The New Hampshire Supreme Court held in February 2015 that requiring lifetime registration without review of the risk that low-level sex offenders present to the public is unconstitutional. The Court ordered that such offenders must be provided an initial risk hearing and periodic opportunities for further hearings if they are initially found to pose a risk.
The petitioner, John Doe, was convicted in 1987 of two counts of aggravated felonious sexual assault. He served a prison sentence, completed sex counseling and was released from probation in 1990. He became subject to registration as a sex offender on January 1, 1994, but did not become aware of that requirement until 2004.
After he registered, he endured the stigma and repercussions that accompany being on the sex offender registry. Neighbors of his son petitioned the landlord to prevent Doe from moving in with his son, and he was denied public housing. Doe sought a declaratory judgment that the registration law was unconstitutional as applied to him because it violated the ex post facto and due process clauses. The trial court denied his petition.
In an appeal in which PLN joined in an amicus brief, Doe pressed his claims. The state Supreme Court noted that since the registration law went into effect, it had been amended several times, incrementally increasing the burdens and intrusiveness of the registration requirements with each amendment.
The Court first examined whether the law was regulatory or punitive in nature. It held “the legislature intended the act to be regulatory,” but also found “some indications of a punitive intent, especially when considering the more recent amendments.” In the end, the Court could not “conclude the legislature intended the act to be punitive.”
It then turned to examine whether the statute’s effects were punitive. To make that determination, the Court utilized the seven-prong test in Kennedy vs. Mendoza-Martinez, 372 U.S. 144 (1963).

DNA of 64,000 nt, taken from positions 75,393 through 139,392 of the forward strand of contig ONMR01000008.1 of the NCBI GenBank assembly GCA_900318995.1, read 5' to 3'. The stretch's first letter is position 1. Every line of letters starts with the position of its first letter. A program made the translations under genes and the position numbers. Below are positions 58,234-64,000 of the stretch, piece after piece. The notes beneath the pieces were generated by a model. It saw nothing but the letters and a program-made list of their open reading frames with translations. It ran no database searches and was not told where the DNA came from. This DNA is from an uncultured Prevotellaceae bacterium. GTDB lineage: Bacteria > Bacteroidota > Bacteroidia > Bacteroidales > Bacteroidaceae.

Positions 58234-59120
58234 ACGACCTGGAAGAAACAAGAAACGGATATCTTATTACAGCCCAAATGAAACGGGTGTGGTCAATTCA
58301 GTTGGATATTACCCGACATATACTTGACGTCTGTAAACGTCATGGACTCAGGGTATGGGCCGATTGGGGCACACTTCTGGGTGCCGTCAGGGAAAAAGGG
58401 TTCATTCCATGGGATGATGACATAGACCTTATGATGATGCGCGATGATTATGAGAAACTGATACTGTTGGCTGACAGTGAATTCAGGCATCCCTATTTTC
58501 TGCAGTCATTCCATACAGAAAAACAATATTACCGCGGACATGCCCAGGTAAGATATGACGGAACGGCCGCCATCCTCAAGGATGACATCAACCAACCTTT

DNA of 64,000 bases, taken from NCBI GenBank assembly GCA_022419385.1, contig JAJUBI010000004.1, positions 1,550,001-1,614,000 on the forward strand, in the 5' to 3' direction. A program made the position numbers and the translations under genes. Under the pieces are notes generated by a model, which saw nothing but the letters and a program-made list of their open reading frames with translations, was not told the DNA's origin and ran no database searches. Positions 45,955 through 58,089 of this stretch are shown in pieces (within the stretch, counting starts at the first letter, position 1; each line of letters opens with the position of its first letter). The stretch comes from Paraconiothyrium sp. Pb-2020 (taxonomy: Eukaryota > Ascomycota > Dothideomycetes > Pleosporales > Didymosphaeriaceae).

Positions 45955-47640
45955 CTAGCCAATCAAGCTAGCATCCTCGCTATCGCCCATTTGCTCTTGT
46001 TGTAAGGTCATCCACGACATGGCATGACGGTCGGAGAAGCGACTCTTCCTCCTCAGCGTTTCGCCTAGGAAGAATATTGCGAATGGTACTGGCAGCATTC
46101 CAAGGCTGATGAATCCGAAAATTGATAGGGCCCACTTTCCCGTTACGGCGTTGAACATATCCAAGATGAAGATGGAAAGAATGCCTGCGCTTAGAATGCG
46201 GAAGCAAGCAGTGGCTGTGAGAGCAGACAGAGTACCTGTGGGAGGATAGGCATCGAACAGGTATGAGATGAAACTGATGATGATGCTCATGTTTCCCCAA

That analysis led the Supreme Court to conclude that while there is a regulatory purpose underlying the statute, as currently constituted it is excessive when compared to the purpose and past versions of the law.
Specifically, the Court held that requiring “all tier II and tier III offenders be registered for life without regard to whether they pose a current risk to the public” was excessive. As such, the statute had a punitive effect on Doe. It was this provision alone that led the Court to its conclusion that a risk assessment hearing was required.
Therefore, the Supreme Court ordered the trial court to hold a hearing to determine whether Doe “poses a risk to justify continued registration,” until the legislature establishes alternative procedures for initial and periodic hearings to make that determination. This, the Court held, would remedy the ex post facto violation inherent in the law. The Court further held that Doe had received all the process he was due with respect to being subject to the registration statute during his criminal case proceedings. See: Doe v. State of New Hampshire, 167 N.H. 382, 111 A.3d 1077 (N.H. 2015).
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Related legal cases
Doe v. State of New Hampshire
|Cite||167 N.H. 382, 111 A.3d 1077 (N.H. 2015).|
|Level||State Supreme Court|
Kennedy vs. Mendoza-Martinez
|Cite||372 U.S. 144 (1963)|